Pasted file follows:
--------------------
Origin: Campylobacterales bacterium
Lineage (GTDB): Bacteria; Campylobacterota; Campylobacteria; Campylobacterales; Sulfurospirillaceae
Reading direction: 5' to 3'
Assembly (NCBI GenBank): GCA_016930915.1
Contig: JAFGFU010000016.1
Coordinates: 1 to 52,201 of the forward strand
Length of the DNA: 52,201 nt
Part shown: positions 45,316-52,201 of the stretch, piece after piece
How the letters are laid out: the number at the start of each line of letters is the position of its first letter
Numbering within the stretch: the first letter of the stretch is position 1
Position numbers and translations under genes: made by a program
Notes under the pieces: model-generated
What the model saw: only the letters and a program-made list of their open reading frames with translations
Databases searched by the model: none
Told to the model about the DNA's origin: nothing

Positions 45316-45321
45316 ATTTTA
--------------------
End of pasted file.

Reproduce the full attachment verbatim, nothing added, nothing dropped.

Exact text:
Origin: Campylobacterales bacterium
Lineage (GTDB): Bacteria; Campylobacterota; Campylobacteria; Campylobacterales; Sulfurospirillaceae
Reading direction: 5' to 3'
Assembly (NCBI GenBank): GCA_016930915.1
Contig: JAFGFU010000016.1
Coordinates: 1 to 52,201 of the forward strand
Length of the DNA: 52,201 nt
Part shown: positions 45,316-52,201 of the stretch, piece after piece
How the letters are laid out: the number at the start of each line of letters is the position of its first letter
Numbering within the stretch: the first letter of the stretch is position 1
Position numbers and translations under genes: made by a program
Notes under the pieces: model-generated
What the model saw: only the letters and a program-made list of their open reading frames with translations
Databases searched by the model: none
Told to the model about the DNA's origin: nothing

Positions 45316-45321
45316 ATTTTA